By combining a solar cell and a battery into a single device, researchers in the US have made the first truly viable solar batteries. Not only can this battery compete with regular lithium-iodine batteries, it can actually outperform them, producing the same output with less charging, achieving an energy saving of 20 percent.
That 20 percent comes directly from sunlight, which is harvested by a flat solar panel on top of the battery. Below, the researchers have installed a new type of electrolyte that replaces the lithium-cobalt oxide or lithium iron phosphate of regular battery electrolytes with water.
"The truly important innovation here is that we've successfully demonstrated aqueous flow inside our solar battery," one of the team, Yiying Wu from Ohio State University, said in a press release. "It's also totally compatible with current battery technology, very easy to integrate with existing technology, environmentally friendly and easy to maintain."
The team is the same one that debuted the world's first solar air battery last year, and they've now improved on the design, by making the solar panel a solid sheet rather than a mesh, because it no longer needs air flow to function, and by adding the water-based electrolyte.
Called an aqueous solar flow battery, this world-first design could be the basis of an entirely new class of batteries, with or without the solar component installed. "In the original version, the researchers used a more conventional liquid electrolyte consisting of part salt and part solvent (perchlorate mixed with organic solvent dimethyl sulphoxide, to be precise)," Nick Lavars reports for Gizmag. "This has been replaced with water as the solvent and lithium iodide as the salt, which offers low-cost, high-energy storage capabilities."
The solar cell is also super-efficient, known as a dye-sensitised solar cell. The team used a red dye called ruthenium to tune the wavelength of light it captures and converts to electrons. According to the press release, these electrons are then used to supplement the voltage stored in the lithium-anode portion of the solar battery.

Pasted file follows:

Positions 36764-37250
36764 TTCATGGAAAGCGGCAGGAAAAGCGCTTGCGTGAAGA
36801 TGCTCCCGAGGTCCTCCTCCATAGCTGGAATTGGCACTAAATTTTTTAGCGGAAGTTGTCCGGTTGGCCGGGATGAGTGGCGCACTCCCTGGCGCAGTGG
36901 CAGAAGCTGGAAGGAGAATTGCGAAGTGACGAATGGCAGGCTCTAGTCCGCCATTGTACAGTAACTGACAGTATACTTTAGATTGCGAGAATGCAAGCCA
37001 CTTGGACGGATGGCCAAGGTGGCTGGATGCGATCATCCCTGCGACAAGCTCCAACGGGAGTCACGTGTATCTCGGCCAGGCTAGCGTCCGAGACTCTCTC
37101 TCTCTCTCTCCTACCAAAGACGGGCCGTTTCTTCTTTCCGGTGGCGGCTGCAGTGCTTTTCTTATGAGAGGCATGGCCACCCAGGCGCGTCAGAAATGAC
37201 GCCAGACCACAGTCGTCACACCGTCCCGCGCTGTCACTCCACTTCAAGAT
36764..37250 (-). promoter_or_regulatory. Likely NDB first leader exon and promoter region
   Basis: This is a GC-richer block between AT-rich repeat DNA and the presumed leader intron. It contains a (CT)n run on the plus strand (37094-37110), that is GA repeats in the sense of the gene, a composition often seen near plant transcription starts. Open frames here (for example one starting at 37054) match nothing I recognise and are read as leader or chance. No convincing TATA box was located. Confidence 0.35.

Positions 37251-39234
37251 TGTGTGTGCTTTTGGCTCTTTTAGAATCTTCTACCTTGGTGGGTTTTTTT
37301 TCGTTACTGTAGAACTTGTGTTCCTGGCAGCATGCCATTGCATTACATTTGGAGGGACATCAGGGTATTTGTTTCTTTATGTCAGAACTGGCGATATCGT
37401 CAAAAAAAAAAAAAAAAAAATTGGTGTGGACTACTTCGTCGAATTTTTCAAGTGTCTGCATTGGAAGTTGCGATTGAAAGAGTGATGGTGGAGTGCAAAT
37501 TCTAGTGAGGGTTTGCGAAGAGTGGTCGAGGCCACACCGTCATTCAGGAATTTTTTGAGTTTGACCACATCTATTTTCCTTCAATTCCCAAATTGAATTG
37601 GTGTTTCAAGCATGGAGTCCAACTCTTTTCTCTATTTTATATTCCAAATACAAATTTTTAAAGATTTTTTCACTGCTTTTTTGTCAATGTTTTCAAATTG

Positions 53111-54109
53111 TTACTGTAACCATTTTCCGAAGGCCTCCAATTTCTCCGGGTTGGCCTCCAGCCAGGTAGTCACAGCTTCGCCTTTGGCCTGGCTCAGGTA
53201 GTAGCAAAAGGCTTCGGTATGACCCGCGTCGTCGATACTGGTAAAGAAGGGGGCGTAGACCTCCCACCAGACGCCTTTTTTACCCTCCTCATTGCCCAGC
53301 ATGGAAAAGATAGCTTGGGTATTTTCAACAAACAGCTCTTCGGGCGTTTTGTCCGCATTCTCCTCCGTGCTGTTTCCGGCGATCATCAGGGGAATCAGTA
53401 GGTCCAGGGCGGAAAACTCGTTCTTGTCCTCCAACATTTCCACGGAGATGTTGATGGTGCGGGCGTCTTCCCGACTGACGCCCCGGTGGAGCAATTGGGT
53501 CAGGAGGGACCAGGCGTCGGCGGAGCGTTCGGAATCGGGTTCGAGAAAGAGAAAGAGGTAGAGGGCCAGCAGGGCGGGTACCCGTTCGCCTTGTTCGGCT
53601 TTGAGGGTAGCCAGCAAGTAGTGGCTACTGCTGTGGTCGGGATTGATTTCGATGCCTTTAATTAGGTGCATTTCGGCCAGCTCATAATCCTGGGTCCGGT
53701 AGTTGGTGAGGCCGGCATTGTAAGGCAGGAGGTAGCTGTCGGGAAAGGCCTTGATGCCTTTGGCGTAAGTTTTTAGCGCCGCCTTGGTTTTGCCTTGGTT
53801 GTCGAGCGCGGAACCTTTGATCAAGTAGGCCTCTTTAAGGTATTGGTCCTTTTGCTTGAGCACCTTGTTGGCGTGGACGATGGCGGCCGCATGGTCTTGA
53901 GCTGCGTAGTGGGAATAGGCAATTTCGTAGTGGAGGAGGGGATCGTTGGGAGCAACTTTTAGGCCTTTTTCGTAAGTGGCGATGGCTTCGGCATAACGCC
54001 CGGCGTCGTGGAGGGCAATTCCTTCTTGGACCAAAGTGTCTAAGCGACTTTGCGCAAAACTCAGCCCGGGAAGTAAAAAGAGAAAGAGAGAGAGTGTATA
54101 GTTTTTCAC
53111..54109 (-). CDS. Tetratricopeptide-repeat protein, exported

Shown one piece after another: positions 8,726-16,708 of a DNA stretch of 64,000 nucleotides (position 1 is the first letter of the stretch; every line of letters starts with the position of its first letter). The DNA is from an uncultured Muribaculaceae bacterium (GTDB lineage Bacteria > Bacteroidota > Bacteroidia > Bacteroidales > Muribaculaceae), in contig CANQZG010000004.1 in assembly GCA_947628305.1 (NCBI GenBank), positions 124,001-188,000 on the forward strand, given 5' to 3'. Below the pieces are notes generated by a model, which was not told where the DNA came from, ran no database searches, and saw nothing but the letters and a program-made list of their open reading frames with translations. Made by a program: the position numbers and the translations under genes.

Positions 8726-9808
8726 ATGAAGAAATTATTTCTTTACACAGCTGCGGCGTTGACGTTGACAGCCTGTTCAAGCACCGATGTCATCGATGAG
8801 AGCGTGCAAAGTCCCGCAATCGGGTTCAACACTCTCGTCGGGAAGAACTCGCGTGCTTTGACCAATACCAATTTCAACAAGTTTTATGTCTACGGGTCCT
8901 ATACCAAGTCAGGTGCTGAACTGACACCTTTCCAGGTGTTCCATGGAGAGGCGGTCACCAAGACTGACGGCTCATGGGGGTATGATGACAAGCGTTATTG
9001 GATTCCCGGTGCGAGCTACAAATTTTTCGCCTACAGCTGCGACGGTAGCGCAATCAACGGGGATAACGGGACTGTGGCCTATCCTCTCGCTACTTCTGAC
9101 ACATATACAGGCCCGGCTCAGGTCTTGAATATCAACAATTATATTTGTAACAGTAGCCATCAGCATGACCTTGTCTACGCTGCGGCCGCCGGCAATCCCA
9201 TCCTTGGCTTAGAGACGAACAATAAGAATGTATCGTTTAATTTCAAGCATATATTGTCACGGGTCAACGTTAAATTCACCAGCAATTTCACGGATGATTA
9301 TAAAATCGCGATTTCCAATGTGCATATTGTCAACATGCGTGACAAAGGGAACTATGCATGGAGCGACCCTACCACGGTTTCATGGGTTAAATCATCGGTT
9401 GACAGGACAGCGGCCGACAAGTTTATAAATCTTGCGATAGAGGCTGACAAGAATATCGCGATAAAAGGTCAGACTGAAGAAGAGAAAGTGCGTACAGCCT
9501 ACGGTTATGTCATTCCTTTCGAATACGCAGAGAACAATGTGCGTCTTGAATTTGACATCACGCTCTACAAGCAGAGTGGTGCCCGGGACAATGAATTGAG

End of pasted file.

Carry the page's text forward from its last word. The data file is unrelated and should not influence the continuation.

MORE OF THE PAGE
When they tested their solar batteries against conventional lithium-iodine batteries, they charged and discharged them 25 times to see how much electricity they would discharge each round. Each time, both batteries discharged around 3.3 volts. But as Lavars reports at Gizmag, while the typical battery needed to be charged to 3.6 volts to discharge 3.3 volts, the solar battery only needed to be charged to 2.9 volts, while the solar panel made up the other 20 percent.
The team now wants to work on increasing this percentage, and are working towards 100 percent energy savings, which would make it a fully solar-chargeable battery. But as they are, these solar batteries are already looking pretty damn practical.
"This solar flow battery design can potentially be applied for grid-scale solar energy conversion and storage, as well as producing 'electrolyte fuels' that might be used to power future electric vehicles," one of the team, doctoral student Mingzhe Yu, said in the press release.
The design is now patent pending, and the team reports the results of their testing in the Journal of the American Chemical Society.